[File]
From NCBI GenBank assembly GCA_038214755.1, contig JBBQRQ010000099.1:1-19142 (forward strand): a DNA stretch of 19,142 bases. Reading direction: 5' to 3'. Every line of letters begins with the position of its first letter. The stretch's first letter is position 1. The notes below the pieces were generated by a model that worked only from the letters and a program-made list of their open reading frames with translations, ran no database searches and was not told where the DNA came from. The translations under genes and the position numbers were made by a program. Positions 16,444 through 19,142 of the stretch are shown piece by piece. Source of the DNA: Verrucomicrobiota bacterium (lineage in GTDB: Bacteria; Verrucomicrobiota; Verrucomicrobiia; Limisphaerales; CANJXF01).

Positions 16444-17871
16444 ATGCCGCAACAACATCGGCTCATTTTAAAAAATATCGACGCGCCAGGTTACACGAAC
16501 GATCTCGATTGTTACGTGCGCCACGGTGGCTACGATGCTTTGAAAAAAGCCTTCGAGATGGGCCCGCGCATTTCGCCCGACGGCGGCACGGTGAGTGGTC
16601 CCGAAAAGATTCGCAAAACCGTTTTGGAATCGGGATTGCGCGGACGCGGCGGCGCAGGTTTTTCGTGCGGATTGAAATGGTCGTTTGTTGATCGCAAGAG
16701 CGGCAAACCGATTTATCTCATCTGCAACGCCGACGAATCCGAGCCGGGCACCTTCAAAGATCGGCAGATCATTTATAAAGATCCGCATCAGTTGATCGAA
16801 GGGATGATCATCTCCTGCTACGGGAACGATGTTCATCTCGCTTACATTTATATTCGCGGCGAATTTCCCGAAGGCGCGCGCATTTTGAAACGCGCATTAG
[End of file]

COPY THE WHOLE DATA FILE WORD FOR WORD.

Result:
From NCBI GenBank assembly GCA_038214755.1, contig JBBQRQ010000099.1:1-19142 (forward strand): a DNA stretch of 19,142 bases. Reading direction: 5' to 3'. Every line of letters begins with the position of its first letter. The stretch's first letter is position 1. The notes below the pieces were generated by a model that worked only from the letters and a program-made list of their open reading frames with translations, ran no database searches and was not told where the DNA came from. The translations under genes and the position numbers were made by a program. Positions 16,444 through 19,142 of the stretch are shown piece by piece. Source of the DNA: Verrucomicrobiota bacterium (lineage in GTDB: Bacteria; Verrucomicrobiota; Verrucomicrobiia; Limisphaerales; CANJXF01).

Positions 16444-17871
16444 ATGCCGCAACAACATCGGCTCATTTTAAAAAATATCGACGCGCCAGGTTACACGAAC
16501 GATCTCGATTGTTACGTGCGCCACGGTGGCTACGATGCTTTGAAAAAAGCCTTCGAGATGGGCCCGCGCATTTCGCCCGACGGCGGCACGGTGAGTGGTC
16601 CCGAAAAGATTCGCAAAACCGTTTTGGAATCGGGATTGCGCGGACGCGGCGGCGCAGGTTTTTCGTGCGGATTGAAATGGTCGTTTGTTGATCGCAAGAG
16701 CGGCAAACCGATTTATCTCATCTGCAACGCCGACGAATCCGAGCCGGGCACCTTCAAAGATCGGCAGATCATTTATAAAGATCCGCATCAGTTGATCGAA
16801 GGGATGATCATCTCCTGCTACGGGAACGATGTTCATCTCGCTTACATTTATATTCGCGGCGAATTTCCCGAAGGCGCGCGCATTTTGAAACGCGCATTAG